OPM was commissioned to carry out an independent evaluation of  4Children’s Sure Start CCCMS programme.

Thursday, October 31, 2013

Impact Evaluation of the SEND Pathfinder Programme

OPM was commissioned by the Department for Education as part of consortium lead by SQW, and including Ipsos MORI and BPSR, to undertake the evaluation of the SEND Green Paper Pathfinder Programme.

The main aims of the independent evaluation were to establish if approaches developed by the pathfinders:

Thursday, April 11, 2013

Review of the Family Fund Trust Research Report

In April 2012, the Department for Education commissioned the Moorhouse Consortium (including  OPM and Cognizant) to undertake a rapid review of the Family Fund Trust (FFT). The review, carried out between April 2012 and July 2012, had five main objectives:
1. To compare the efficiency and cost effectiveness of the current Family Fund model with
alternative delivery models
2. To assess the process of awareness raising with families and allocation and distribution of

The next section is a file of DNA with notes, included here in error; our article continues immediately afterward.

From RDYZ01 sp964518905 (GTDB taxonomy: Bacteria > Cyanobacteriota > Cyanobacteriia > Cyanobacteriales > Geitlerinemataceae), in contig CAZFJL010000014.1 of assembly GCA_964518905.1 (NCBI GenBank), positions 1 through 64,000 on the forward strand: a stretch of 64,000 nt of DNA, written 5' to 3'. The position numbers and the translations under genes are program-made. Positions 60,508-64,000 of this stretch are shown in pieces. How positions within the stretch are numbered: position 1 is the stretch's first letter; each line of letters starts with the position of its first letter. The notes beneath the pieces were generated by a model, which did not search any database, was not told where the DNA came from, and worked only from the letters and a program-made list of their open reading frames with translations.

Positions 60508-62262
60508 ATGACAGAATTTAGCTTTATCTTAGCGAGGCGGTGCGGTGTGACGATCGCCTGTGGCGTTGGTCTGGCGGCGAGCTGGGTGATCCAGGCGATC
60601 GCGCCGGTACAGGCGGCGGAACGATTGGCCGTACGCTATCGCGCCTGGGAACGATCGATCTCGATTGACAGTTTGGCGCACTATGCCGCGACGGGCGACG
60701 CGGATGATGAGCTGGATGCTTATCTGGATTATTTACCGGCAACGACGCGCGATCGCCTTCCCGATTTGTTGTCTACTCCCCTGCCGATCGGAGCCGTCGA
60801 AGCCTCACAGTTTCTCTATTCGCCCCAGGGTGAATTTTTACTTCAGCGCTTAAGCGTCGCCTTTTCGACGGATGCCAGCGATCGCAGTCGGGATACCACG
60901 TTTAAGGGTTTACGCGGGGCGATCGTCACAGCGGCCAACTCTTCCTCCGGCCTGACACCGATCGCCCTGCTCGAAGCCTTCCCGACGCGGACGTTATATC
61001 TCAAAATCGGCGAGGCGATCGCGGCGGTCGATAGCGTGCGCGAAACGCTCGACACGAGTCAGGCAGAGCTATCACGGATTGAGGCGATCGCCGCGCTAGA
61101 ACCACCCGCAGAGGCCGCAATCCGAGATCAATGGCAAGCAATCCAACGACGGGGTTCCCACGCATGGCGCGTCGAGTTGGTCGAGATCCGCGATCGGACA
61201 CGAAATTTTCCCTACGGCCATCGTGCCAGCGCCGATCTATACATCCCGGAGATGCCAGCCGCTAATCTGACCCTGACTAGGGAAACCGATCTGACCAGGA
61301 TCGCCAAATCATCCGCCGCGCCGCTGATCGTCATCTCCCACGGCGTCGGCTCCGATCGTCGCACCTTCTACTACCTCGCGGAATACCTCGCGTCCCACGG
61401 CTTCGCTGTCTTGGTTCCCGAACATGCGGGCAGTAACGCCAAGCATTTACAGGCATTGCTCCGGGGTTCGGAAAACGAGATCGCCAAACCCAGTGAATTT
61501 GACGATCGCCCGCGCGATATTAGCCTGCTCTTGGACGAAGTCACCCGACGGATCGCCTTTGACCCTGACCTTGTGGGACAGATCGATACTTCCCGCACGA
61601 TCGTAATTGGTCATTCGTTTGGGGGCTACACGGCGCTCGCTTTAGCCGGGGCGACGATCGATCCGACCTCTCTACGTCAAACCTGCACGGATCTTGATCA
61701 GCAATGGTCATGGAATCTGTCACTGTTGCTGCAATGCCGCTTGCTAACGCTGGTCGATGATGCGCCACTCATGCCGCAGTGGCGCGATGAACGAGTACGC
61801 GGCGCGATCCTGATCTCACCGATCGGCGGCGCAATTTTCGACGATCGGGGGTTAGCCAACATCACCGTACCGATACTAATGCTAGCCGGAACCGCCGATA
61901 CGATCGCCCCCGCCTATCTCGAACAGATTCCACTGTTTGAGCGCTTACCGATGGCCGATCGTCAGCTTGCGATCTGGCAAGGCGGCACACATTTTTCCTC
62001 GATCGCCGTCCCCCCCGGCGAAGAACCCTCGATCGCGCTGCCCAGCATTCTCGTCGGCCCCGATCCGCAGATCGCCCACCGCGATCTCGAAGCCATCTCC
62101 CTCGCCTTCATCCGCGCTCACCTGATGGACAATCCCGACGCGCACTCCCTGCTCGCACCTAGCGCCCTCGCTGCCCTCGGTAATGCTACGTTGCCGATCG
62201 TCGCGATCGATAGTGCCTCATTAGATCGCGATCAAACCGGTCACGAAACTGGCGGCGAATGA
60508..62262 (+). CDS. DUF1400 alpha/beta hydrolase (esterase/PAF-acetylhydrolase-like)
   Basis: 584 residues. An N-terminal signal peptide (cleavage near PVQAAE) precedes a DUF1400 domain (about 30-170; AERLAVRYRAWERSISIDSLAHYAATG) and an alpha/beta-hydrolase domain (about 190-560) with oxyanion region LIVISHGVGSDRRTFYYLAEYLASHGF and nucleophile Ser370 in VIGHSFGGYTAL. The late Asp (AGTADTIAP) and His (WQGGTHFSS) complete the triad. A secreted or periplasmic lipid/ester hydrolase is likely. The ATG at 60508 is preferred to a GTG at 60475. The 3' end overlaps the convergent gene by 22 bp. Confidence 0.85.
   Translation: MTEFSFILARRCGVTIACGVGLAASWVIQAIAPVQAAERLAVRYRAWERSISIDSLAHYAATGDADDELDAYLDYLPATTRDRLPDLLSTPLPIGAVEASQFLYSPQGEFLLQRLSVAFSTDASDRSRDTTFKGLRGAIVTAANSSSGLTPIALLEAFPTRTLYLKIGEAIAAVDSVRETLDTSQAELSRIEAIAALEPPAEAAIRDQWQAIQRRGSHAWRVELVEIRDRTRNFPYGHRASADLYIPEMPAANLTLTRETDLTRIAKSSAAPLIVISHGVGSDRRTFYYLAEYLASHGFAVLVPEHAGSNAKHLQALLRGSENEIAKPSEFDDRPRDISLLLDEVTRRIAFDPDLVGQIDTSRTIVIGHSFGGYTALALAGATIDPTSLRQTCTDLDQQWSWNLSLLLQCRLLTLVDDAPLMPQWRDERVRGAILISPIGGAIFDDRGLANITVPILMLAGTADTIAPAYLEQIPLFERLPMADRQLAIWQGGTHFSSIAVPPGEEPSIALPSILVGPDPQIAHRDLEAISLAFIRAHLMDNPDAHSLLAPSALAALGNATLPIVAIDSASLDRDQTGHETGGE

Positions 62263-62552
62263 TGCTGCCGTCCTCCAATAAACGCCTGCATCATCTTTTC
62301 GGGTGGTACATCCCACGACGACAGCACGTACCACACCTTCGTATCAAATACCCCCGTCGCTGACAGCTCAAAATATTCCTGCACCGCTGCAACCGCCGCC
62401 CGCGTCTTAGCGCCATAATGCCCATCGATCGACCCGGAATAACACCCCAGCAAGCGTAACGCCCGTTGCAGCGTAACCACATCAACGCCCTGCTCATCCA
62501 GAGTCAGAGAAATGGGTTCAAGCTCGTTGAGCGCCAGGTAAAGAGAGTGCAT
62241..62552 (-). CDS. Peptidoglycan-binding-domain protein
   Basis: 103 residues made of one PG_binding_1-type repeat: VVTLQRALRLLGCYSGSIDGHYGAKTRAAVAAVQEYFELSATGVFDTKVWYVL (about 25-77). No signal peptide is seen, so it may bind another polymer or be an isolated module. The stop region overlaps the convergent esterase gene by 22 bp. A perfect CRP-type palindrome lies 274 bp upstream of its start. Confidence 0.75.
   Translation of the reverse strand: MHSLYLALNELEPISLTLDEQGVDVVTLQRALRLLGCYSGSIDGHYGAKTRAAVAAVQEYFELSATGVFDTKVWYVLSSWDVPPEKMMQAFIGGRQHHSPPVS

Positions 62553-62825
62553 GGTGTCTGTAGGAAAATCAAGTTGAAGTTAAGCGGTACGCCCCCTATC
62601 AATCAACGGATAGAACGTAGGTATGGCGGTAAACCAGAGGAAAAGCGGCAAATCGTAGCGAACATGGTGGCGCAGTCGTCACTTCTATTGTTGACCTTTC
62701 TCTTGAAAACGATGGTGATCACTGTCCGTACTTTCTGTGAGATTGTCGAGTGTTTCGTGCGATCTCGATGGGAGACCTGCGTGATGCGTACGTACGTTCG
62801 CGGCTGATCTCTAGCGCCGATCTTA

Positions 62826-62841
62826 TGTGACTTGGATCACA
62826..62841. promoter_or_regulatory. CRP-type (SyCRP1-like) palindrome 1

funds
3. To identify the short and long term impact of initial and repeat funding on families
4. To measure the qualitative impact of home visits
5. To review the appropriateness of the role of UK Government as a direct grant provider.

Thursday, June 21, 2012

Quick wins…and missed opportunities

How local authorities can work with blind and partially sighted people to build a better future.

This report, based on a major programme of RNIB research carried out by the independent public interest company OPM, shows that:

Monday, January 30, 2012

Evaluation of Sacred Spaces programme

OPM were commissioned to conduct an evaluation of Sacred Spaces, a pilot programme run by Curriculum Enhancement for the Common Era (CE4CE) and funded by Creativity Culture and Education (CCE) which aimed to deliver creative and cultural learning in supplementary school settings.